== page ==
Remember 1997? : The Labor Drought

According to a cover article in the June 30th, 1997 Computerworld, by Julia King, the “IS labor drought will last past 2003″. The Information Services labor shortage isn’t temporary. Forecasters say it will be a fact of corporate life for the next six to eight years. And it’s going to cost a bundle.” The article goes on to say that “the talent shortage could cost as much as $15 billion per year in higher compensation costs, plus as much as $500 billion per year in lost corporate revenue from uncompleted information systems projects.”

These types of comments can be found in every Computer and Telecommunications trade magazine in print today. The problems are real and to some, frightening, because the talent vacuum has never been this bad, nor has the future loomed so full of time-sensitive problems.

I would love to tell everyone that there is an easy solution to the staffing issues facing the technology sector of business, but there isn’t one that I can picture at this time. Sources have estimated that the demand for new software professionals is growing by more than 500,000 per year while American Universities are producing only between 40,000 and 50,000 Computer Science graduates annually. Current openings in the computer field in the U.S. have been estimated at 190,000, NOT counting, small business, government and non-profit employers’ positions.

So what do we all do? For one, if your organization has technical positions to fill, you must be prepared to fight. You will have to be organized and decisive. You will have to be prepared to launch a multi-threaded strategic approach to hunt down and capture the best talent, and you will have to move like lightning to put it into play. You may have to break some rules, go outside the lines, get out of the box and maybe rethink your pre-set salary guidelines because the rules are changing quicker than they can be documented.

The standard practice of “we will respond to you within 3-4 weeks from the date of receiving your resume” is outmoded. In the technical marketplace today, 1-4 days is more like it. Companies who understand this and train themselves to respond quickly, are more successful than the traditional crowd who still think they are doing the candidate a favor for acknowledging his or her interest. The market is, undeniably, moving very quickly.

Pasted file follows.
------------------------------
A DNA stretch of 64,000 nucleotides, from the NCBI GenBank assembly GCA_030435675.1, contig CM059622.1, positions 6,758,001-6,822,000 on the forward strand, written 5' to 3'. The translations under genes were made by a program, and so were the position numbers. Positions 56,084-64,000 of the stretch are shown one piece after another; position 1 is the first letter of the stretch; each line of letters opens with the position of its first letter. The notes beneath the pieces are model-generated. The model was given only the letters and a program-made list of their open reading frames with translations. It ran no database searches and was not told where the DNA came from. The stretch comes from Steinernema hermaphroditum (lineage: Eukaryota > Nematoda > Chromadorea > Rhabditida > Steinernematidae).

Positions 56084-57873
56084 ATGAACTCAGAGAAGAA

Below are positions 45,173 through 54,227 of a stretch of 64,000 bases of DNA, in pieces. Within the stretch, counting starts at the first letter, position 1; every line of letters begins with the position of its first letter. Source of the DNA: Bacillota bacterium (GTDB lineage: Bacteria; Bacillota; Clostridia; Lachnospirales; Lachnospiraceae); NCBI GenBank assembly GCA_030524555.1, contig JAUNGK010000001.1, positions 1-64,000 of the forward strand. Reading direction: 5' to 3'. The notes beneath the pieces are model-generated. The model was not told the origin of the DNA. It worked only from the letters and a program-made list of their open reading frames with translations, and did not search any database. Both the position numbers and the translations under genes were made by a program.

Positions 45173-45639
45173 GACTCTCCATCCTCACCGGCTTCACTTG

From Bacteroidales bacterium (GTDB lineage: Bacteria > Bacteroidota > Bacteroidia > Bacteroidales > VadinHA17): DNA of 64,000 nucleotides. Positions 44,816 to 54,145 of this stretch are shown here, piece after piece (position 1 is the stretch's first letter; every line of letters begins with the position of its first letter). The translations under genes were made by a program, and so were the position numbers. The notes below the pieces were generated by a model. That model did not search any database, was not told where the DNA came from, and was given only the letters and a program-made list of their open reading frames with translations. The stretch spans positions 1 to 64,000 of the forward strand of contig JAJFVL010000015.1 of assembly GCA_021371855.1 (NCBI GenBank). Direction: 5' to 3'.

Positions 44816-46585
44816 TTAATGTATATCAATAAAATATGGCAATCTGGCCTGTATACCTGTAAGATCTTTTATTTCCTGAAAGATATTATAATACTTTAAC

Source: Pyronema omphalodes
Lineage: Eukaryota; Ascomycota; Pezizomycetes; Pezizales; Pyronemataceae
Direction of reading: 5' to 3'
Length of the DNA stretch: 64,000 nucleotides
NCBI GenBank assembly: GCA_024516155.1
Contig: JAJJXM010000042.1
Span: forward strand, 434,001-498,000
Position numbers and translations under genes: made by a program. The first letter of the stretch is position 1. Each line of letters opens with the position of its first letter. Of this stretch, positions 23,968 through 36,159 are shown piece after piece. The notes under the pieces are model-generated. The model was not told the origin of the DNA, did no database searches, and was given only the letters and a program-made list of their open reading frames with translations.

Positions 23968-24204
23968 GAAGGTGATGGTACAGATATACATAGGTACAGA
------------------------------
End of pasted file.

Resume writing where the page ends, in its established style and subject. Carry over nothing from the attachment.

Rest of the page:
One of the only things hiring managers and human resource departments can CONTROL is the speed at which the candidate “processing” machine is running. If your competition is still operating under the myth “if they’re really interested in us they will (obediently and humbly) wait,” your organization could achieve a competitive edge resulting in additional hires, simply by pouring on the coals and beating them to the punch. I don’t mean to oversimplify this point, but sometimes all it takes to win the race is to get off your posterior and realize it is a race.

Organizations with multiple technical openings and mission critical projects are in a precarious position. While there is no off-the-shelf solution, a carefully orchestrated plan based on an understanding of what the marketplace is doing is essential.

Good people have always been hard to find. At Electronic Search, Inc. we actually count on the fact that good people are hard to find because finding them for our clients is how we have earned our reputation for the last 20 years. Now though, in the technical marketplace, the cliché has taken on a whole new meaning.

Steve Eddington